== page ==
Ilana Witten, Ph.D. (Princeton)
Princeton Neuroscience Institute
Specialized and spatially organized dopamine signals
I will describe our recently published work showing surprising heterogeneity at the single-cell level in the dopamine system based on 2-photon calcium imaging during a virtual reality decision-making task, contradicting a classic view of a homogenous reinforcement signal in the dopamine system. I will then show newer unpublished work showing that spikes can be accurately inferred from calcium imaging in dopamine neurons, which suggests that the recording modality is not the source of the discrepancy with the classic view. Finally, I will discuss new work in collaboration with Nathaniel Daw attempting to reconcile this newly observed heterogeneity with classic models regarding the neural instantiation of reinforcement learning.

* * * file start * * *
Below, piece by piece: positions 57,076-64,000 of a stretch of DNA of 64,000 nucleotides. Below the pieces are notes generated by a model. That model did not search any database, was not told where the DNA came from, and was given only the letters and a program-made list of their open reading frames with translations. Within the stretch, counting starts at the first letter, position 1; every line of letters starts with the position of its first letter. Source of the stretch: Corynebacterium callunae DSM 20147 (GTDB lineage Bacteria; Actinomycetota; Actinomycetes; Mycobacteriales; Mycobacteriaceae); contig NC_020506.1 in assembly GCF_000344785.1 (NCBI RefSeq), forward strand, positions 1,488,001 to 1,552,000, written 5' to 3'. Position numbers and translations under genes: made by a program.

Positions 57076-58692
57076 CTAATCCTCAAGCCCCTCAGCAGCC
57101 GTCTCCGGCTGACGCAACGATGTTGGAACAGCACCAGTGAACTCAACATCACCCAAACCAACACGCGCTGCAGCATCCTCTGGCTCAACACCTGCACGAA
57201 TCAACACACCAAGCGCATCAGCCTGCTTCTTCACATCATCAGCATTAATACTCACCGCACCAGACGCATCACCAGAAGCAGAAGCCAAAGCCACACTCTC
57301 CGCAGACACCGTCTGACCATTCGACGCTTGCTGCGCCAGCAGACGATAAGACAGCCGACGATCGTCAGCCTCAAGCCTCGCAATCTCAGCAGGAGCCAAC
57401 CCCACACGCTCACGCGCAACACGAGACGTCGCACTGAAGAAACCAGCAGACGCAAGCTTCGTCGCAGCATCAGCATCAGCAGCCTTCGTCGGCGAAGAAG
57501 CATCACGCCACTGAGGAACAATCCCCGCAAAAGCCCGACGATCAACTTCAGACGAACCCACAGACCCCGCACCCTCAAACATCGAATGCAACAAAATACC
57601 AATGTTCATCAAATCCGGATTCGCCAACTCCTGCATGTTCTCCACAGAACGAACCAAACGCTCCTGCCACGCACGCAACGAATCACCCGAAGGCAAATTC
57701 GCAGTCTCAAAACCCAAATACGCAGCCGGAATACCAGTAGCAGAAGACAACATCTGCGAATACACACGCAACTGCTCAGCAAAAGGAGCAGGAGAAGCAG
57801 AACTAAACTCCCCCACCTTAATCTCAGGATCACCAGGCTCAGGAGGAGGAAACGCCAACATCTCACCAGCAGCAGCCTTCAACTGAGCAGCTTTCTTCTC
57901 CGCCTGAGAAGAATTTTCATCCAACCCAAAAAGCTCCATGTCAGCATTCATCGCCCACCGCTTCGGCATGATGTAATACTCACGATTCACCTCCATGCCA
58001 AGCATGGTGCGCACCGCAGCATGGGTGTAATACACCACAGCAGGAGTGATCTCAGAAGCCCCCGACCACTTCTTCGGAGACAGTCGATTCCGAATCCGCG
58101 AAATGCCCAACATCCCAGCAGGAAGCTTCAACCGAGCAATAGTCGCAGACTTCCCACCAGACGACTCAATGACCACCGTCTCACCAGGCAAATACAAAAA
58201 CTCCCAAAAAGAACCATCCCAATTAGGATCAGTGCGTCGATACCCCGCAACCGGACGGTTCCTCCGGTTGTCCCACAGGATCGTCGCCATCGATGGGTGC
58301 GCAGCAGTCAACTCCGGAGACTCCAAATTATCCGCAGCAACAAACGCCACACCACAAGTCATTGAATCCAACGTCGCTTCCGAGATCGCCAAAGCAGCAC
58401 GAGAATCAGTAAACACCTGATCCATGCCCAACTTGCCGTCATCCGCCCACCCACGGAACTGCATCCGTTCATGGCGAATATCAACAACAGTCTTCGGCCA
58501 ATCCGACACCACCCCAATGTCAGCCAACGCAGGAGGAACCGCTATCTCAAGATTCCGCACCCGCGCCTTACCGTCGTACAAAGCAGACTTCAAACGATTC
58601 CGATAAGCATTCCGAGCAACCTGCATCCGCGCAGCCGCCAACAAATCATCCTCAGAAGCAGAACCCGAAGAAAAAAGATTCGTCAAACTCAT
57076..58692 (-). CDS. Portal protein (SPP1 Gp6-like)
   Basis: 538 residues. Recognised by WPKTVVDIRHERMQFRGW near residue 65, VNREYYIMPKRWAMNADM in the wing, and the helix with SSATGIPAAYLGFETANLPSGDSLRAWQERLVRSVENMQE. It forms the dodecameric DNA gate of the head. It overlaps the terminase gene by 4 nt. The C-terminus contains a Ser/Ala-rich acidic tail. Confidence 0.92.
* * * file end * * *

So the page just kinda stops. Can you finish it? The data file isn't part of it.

Ilana Witten graduated from Princeton University with an A.B. in physics in 2002, and received her Ph.D. in neurosciences from Eric Knudsen’s lab at Stanford University in 2008. She subsequently completed a postdoctoral fellowship in Karl Deisseroth’s lab in the Department of Bioengineering at Stanford. At Princeton University, her lab studies the neural circuits for reward learning and decision-making, with a focus on the role of dynamics and feedback in these cognitive processes. Her work has been recognized with a Helen Hay Whitney fellowship, Sloan Foundation fellowship, Pew Scholars award, McKnight Scholars Award, NIH New Innovator Award, NARSAD Young Investigator award, and Daniel X. Freedman prize.